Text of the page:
Comorbidities associated with epistaxis are inherited, acquired, or iatrogenically induced coagulopathies; renal, hepatic, or atherosclerotic disease; hypertension; and acquired immunodeficiency syndrome (AIDS).6

Medications that may cause epistaxis include aspirin, nonsteroidal anti-inflammatory drugs (NSAIDs), warfarin, clopidogrel, and some herbal offerings (garlic, ginseng, and ginkgo).6

Physical exam. When examining a person with epistaxis, the clinician must be sure that the person has a stable airway and that hemodynamic stability is established if needed.

Examination is difficult to accomplish during active bleeding, so the provider should first try to stop the bleeding by gently cleaning the nares and, if possible, suctioning out the blood. In combination with direct pressure, topical solutions such as oxymetazoline, phenylephrine, or topical 4% cocaine can be applied either as a spray or on a cotton swab to help stop the bleed. These topical solutions serve as anesthetics as well as vasoconstrictors.5

The patient should pinch the tip of the nose between thumb and forefinger to apply continuous pressure to the nose for 10 to 15 minutes; the clinician may first insert gauze soaked with a vasoconstrictive agent into the nasal passage. The nasal passages of the nose should be reexamined using a nasal speculum and a bright head lamp or head mirror.2

Laboratory tests. Laboratory tests to evaluate epistaxis and possible underlying medical problems may be ordered depending on the clinical picture at the time of presentation. If the bleeding is minor and not recurrent, laboratory tests may not need to be ordered.

If a patient has a history of persistent heavy bleeding or recurrent epistaxis, labs should include a complete blood count with differential (checking platelet count and hematocrit/hemoglobin), bleeding time (platelet function), international normalized ratio (INR)/prothrombin time (PT), and an activated partial thromboplastin time (aPTT) to rule out bleeding disorders. PT/INR should always be checked when a patient is on warfarin to verify the INR level (typically between 2.0 to 3.0).

Table 2. Minor and major causes of epistaxis

Minor Major
Dry, heated, low-humidity air High blood pressure
Chronic upper respiratory infections and sinusitis Nasal tumors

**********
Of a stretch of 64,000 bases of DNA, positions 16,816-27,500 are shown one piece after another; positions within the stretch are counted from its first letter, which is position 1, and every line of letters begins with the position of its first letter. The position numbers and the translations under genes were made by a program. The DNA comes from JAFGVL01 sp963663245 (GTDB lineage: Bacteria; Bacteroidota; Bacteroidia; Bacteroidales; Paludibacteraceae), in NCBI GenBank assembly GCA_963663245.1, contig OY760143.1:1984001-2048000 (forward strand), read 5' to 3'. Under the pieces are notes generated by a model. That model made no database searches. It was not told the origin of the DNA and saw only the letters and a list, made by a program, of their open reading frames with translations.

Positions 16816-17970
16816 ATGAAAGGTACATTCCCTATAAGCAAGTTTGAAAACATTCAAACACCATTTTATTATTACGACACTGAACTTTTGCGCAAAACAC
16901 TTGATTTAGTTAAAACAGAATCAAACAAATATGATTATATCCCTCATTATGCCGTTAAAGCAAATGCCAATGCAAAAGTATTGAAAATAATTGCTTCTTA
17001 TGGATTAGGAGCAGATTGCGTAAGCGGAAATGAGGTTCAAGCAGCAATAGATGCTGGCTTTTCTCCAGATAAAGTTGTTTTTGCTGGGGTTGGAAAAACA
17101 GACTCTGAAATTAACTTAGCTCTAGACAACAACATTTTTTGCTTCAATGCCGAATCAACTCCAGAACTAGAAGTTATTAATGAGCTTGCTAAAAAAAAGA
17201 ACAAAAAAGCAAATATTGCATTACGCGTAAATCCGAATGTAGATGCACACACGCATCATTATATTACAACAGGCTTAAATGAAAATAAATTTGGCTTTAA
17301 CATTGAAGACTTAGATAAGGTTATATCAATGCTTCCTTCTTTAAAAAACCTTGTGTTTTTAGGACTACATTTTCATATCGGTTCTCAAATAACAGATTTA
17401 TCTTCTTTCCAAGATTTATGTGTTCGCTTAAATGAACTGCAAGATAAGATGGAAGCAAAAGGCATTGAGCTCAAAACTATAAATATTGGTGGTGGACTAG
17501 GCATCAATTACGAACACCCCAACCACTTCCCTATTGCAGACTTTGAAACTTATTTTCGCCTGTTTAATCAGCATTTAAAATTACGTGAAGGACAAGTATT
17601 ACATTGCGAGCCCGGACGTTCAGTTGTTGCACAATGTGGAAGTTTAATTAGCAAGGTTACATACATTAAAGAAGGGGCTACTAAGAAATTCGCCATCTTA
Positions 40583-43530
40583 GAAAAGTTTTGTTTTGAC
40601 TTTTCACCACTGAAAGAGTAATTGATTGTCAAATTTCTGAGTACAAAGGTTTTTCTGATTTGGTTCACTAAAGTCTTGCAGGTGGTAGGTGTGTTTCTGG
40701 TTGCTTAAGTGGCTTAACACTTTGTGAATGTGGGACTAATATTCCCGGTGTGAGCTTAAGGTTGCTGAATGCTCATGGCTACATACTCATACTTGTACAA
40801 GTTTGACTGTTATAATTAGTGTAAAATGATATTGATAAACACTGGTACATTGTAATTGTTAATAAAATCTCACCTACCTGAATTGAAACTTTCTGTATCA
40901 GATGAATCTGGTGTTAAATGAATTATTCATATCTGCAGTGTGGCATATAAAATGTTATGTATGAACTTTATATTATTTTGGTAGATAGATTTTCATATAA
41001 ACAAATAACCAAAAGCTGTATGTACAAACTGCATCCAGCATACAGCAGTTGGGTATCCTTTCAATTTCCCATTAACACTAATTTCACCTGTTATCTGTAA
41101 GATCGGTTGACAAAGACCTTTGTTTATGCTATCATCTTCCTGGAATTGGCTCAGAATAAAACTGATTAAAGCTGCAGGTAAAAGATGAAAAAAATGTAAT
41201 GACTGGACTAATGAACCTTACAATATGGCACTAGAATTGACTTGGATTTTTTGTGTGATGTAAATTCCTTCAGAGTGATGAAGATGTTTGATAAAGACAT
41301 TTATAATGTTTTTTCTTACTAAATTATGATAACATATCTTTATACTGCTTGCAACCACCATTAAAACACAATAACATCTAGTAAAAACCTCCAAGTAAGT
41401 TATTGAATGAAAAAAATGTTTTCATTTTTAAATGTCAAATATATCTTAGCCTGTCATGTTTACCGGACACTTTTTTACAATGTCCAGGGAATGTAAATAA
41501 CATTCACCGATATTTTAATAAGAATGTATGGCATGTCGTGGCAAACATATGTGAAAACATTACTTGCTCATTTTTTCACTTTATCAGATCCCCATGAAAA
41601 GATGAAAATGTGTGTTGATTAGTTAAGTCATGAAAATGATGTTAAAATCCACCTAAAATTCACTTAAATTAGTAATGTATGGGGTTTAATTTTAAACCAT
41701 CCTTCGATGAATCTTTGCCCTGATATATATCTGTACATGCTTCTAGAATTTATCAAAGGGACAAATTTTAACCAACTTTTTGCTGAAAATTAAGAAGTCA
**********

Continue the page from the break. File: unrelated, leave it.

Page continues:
Leukemia
Trauma
  • Vigorous nose-picking
  • Insertion of foreign body
  • Atherosclerotic disease
    Medications that thin the blood
  • Aspirin
  • Nonsteroidal anti-inflammatory drugs(NSAIDs)
  • Warfarin
  • Plavix
  • Von Willebrand disease
    Hemophilia
    Thrombocytopenia
    Allergies
    Nasal polyps
    Renal disease
    Prior facial or nasal surgery
    Liver disease

    Treatment of anterior epistaxis

    Cotton pledgets soaked with a vasoconstrictor and anesthetic should be placed in the anterior nasal cavity, and direct pressure should be applied at both sides of the nose for at least 5 minutes. The pledgets can then be removed for reinspection of the bleeding site.7 

    Other treatment options include hemostatic packing with absorbable gelatin foam or oxidized cellulose. Use of desmopressin spray may be considered for a patient with a known bleeding disorder.7,8

    Larger vessels tend to require more aggressive treatment than direct pressure and topical solutions. If the site of bleeding can be visualized, silver nitrate or electrocauterization can be used to cauterize the bleeding vessel.

    However, electrocauterization must be performed cautiously to avoid excessive destruction of healthy surrounding tissues. Use of electrocauterization on both sides of the septum may increase the risk of septal perforation.2,9

    If the above treatments fail to stop an anterior bleed, the nasal cavity will have to be packed from posterior to anterior using ribbon gauze impregnated with petroleum jelly or bacitracin zinc–neomycin sulfate–polymyxin B sulfate ointment.